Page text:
The average spectator of American politics can save themselves quite a bit of heartache by embracing cynicism. Credulity is an ailment shared by those on both the left and the right, but it often seems that grassroots liberals more often suffer under the delusion that their compatriots are unimpeachable ideologues incapable of hypocrisy. That condition was perhaps slightly ameliorated when it was discovered that the liberal cable news network MSNBC is jam-packed with duplicitous personalities.
For MSNBC’s liberal hosts, the tax burden assumed by the wealthy is criminally trivial. These hosts have also been known to decry the complex network of loopholes within the absurdly intricate American tax code that allows the wealthy to shirk many of their tax obligations. The properly cynical were not surprised to learn that many of this network’s hosts were guilty of regularly failing to meet the standards they set for others. In fact, no fewer than four prominent MSNBC hosts have been accused by the IRS of owing a substantial amount in back taxes. But Al Sharpton’s $4.5 million debt to the government and his refusal to pay even payroll taxes on his charity’s employees hasn’t prevented him from demanding others pay their “fair share.”
MSNBC hosts are in good company. Maybe the most prolific donor on the left, a figure with a financial stake in so many political organizations with a leftist mission, George Soros, also appealed to tax dodging to amass his fortune.
“George Soros likes to say the rich should pay more taxes,” Bloomberg’s Miles Weiss observed. “A substantial part of his wealth, though, comes from delaying them.”
“While building a record as one of the world’s greatest investors, the 84-year-old billionaire used a loophole that allowed him to defer taxes on fees paid by clients and reinvest them in his fund, where they continued to grow tax-free,” the report continued. “At the end of 2013, Soros—through Soros Fund Management—had amassed $13.3 billion through the use of deferrals, according to Irish regulatory filings by Soros.”
From October 2008 through the end of 2013, Quantum Ireland paid Irish taxes of $962 on $3,851 of net income after allocating $7.2 billion of operating income to investors as distributions on profit participation notes, according to its financial statements. Most, if not all, of the notes were held by Soros’s tax-exempt Open Society foundations. Last year, Soros shut down Quantum Ireland and moved the deferred fees to a new entity incorporated in the Cayman Islands.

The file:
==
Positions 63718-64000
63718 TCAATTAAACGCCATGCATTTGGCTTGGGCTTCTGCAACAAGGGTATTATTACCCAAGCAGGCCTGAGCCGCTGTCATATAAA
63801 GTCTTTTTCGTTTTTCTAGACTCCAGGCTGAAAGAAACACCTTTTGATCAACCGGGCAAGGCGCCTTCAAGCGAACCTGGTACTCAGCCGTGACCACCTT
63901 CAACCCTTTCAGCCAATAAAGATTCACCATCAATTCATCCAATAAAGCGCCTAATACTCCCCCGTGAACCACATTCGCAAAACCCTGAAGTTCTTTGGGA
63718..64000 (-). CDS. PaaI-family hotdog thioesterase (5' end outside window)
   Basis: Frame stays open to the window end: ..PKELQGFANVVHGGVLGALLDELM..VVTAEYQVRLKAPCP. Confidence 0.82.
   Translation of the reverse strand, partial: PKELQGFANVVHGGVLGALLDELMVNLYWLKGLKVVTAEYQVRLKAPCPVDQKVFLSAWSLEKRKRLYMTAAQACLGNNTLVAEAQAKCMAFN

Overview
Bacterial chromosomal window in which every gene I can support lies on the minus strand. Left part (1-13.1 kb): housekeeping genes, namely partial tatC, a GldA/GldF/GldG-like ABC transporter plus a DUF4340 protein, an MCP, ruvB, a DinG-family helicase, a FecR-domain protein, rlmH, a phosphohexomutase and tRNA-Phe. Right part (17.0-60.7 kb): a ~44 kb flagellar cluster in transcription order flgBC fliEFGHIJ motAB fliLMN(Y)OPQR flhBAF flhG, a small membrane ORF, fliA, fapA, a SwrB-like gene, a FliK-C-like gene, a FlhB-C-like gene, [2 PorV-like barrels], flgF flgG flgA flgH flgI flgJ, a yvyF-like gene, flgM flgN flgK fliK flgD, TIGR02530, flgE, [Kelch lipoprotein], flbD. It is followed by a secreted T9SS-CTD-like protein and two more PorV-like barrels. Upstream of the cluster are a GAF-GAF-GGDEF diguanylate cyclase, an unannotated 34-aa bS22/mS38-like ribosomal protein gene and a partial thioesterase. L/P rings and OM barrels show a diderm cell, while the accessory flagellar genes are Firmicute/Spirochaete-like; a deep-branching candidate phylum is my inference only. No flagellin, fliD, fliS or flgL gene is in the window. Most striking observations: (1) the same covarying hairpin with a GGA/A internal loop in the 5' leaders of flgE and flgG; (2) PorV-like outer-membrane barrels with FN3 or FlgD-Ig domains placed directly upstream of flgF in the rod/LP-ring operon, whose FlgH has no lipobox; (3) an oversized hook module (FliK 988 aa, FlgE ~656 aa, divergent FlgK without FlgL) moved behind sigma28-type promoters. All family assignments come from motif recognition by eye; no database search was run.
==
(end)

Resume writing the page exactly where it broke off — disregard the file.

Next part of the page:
Soros may have found another way to defer paying taxes on fees. After Congress placed restrictions on U.S. investors in offshore funds in 1986, Soros created a security that enabled partners in his firm to defer taxes and convert ordinary income into lower-taxed capital gains, according to the person familiar with the firm’s finances. In 2010, Soros revived that maneuver by having Quantum Endowment issue $3 billion of convertible preferred partnership interests to “related parties” of Soros Fund Management, according to the Irish financial filings.
Soros was held up by the left as a model of propriety during the 2012 election cycle when he advocated for raising taxes like people on himself. “Yes, I very much do so,” Soros said when asked by CNN’s Fareed Zakaria if he supported the president’s desire to hike the tax burden for the rich, “because it’s the big boom, the super-bubble that resulted in a great increase in inequality.”
“Not only do we have the after effect where we have slow growth one way or the other, but if you have better distribution of income, the average American will be better off,” Soros added.
But just like the hosts at MSNBC, Soros isn’t really referring to himself. He knows that his intentions are just and good. He’s referring to the villains constructed in his head; the greedy, uncharitable, faceless Republican billionaire that serves as a cartoonish foil in the minds of so many on the left. Who cares if I take advantage of tax loopholes or even fail to pay taxes entirely, Soros and his MSNBC cohorts tell themselves. My intentions are noble, and that’s what really counts.